What a truly magical place to spend your summers. 

I can almost feel the warmth on my skin and I'd never ever tire of the view, how about you? 

Keen to take a peek inside a few other Norwegian summer residences today? I love: 

Niki



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Simple Christmas Touches in A Norwegian Home By a Snow-Covered Fjord

Simple Christmas Touches in A Norwegian Home By a Snow-Covered Fjord



High up on a hill overlooking the magnificent snow covered Stranda fjord, in Norway, Eldrid, Martin and their children Aron and Naomi's home is all ready for Christmas. Forget ostentatious displays, the family have taken a subtle approach, allowing the magnificent, ever-changing snowy scenery to take centre-stage. And I couldn't imagine it any other way! 

"When it comes to decorating, I like to keep it simple and organic, yet festive. I often use a combination of spruce, pine, and eucalyptus as well as brass ornaments and a hint of burgundy" - Eldrid. 


When you live in Norway, there's never a shortage in Christmas trees to choose from!! And this fine one is a perfect size for the room. I love how it's been simply decorated with a few baubles and decorative pieces. 


Glass decorations (such as this pendant tea light holder*) add a festive touch and yet allow the view to shine through. I can imagine it looks so pretty after sunset too!    

"In wintertime, you mostly find me on my skis on top of a mountain. We moved here because of the good powder skiing and the nature because we love to be active outdoors. I love ski touring and also spend a lot of time at Strandafjellet ski resort with my family" - Eldrid. 

A simple window seat (the Hadley daybed is similar) makes a perfect spot from which to watch the natural world go by (while keeping warm!).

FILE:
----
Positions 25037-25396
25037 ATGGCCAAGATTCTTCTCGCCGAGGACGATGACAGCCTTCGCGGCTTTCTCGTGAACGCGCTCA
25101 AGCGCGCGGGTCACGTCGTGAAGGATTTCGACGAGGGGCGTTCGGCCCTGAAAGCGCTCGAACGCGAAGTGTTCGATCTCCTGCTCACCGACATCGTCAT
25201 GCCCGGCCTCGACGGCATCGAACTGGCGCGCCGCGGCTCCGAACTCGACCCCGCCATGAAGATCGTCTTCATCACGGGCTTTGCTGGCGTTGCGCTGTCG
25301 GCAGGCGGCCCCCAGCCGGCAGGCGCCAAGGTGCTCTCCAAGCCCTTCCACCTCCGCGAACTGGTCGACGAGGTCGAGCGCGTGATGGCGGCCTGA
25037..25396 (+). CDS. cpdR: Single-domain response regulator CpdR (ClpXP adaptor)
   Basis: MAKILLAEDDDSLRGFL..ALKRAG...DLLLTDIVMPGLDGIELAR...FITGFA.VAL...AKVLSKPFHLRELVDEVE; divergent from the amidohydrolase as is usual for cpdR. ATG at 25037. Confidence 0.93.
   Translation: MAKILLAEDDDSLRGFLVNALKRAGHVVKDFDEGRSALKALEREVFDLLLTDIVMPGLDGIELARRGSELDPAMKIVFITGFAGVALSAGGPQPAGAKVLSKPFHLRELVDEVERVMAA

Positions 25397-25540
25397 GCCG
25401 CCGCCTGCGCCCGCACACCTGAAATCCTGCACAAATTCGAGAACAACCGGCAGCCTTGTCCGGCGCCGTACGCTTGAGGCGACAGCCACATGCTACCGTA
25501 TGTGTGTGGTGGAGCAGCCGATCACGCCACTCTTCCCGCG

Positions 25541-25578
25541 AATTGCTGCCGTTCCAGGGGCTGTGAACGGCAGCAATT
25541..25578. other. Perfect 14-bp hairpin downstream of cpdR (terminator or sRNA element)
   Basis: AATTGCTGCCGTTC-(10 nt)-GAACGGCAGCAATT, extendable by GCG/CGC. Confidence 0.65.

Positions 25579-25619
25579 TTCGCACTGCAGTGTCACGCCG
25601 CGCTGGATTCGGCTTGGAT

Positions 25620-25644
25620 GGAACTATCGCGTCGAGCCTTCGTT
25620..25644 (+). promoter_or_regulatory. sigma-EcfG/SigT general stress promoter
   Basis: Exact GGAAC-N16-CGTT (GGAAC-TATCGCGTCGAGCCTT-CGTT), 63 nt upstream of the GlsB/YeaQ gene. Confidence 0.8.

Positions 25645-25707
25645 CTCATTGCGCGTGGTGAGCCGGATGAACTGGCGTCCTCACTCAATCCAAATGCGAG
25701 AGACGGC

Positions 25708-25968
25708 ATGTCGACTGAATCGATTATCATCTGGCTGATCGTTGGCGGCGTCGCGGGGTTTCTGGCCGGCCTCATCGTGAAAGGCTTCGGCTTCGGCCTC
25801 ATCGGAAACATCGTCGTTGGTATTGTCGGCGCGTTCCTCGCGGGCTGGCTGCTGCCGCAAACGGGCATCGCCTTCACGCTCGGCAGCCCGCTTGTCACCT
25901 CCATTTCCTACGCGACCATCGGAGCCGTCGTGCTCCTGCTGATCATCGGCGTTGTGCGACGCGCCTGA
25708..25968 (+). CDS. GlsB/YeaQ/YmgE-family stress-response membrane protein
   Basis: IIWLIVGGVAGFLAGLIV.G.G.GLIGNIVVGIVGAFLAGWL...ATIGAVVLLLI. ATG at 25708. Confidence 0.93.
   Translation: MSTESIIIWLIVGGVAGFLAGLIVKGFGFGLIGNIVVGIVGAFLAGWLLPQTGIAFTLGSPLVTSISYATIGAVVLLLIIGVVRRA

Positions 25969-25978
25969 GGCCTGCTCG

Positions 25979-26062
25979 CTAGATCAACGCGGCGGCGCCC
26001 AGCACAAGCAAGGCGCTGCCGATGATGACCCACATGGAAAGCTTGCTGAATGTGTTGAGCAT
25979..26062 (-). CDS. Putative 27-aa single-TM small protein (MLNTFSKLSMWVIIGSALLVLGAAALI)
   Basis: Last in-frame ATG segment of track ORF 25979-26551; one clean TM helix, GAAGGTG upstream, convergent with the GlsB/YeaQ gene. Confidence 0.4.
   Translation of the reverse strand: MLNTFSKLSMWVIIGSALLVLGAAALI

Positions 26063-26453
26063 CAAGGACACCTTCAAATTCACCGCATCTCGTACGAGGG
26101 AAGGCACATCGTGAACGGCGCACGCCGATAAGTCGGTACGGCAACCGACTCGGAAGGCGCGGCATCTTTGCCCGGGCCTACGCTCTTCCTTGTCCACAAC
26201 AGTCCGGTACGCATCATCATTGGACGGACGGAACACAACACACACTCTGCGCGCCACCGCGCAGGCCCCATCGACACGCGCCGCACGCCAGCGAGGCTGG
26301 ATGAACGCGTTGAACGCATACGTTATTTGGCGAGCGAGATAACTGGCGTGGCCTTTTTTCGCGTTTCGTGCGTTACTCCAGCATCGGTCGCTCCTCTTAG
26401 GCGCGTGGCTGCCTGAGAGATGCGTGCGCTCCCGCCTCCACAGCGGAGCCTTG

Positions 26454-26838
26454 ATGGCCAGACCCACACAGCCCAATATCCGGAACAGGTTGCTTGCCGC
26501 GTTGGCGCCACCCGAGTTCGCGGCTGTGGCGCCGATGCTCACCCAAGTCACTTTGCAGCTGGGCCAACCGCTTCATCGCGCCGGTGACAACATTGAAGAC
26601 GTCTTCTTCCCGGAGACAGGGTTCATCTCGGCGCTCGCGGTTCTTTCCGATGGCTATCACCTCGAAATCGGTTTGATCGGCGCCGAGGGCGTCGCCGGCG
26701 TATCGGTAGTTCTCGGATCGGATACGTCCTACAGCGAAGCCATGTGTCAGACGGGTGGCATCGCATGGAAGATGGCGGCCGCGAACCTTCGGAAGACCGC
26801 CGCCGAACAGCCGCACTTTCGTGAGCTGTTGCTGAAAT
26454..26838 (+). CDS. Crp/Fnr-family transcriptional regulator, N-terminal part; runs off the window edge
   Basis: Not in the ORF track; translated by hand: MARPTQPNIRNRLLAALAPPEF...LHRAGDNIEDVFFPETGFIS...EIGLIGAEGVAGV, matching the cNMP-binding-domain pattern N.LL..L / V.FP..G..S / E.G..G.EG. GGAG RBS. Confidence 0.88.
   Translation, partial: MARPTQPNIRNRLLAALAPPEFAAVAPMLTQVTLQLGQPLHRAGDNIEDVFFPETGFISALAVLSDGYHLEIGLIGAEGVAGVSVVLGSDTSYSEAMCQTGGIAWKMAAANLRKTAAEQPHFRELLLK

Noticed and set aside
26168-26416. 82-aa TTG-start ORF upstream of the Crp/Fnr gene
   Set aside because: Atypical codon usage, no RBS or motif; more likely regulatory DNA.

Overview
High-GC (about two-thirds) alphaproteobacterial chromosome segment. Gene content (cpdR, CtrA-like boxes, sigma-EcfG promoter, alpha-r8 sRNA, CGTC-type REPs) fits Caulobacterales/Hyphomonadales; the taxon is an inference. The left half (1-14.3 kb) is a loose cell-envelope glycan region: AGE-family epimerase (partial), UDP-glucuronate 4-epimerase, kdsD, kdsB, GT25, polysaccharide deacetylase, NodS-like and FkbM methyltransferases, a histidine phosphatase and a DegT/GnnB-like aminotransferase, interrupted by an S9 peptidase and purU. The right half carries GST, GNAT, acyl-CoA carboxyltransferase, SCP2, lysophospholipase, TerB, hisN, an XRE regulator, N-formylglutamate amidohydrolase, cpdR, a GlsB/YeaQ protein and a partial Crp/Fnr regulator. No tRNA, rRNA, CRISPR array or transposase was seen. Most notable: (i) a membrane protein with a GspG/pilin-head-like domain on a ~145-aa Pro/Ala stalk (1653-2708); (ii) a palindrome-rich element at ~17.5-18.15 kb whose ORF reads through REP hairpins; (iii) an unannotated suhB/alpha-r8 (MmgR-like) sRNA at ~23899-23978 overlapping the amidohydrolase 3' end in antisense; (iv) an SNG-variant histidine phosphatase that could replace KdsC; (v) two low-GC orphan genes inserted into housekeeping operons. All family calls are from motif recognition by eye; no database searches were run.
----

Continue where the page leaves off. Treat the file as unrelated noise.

"I love to see how the snow covers the mountains, and how the fog casts a magical spell over the fjord in winter" - Eldrid


I'm such a big fan of eucalyptus at Christmas time. Did you know that you can also hang a bouquet from your shower head? It smells wonderful when the hot water runs over it. 


What a beautiful place to spend winter! It makes me want to strap some cross-country skis to my feet and head off across the snowy peaks! 

Could you imagine spending the winter holidays here?

Other Norwegian homes to love in wintertime: 

Meanwhile in Sweden today, its St Lucia day - one of the biggest events in the Christmas calendar. A 400 year-old custom, choirs (and children) across the country will be taking part in a pagan Lucia procession. The central character is 'Lucia' who dresses in white with a big red sash and wears a crown of candles in her hair, but children might also to choose to dress as a gingerbread man, Father Christmas as well as other characters. It's a lovely celebration (even if most are taking place over Zoom this year!). 

Wishing you all a great start to the week! 

Niki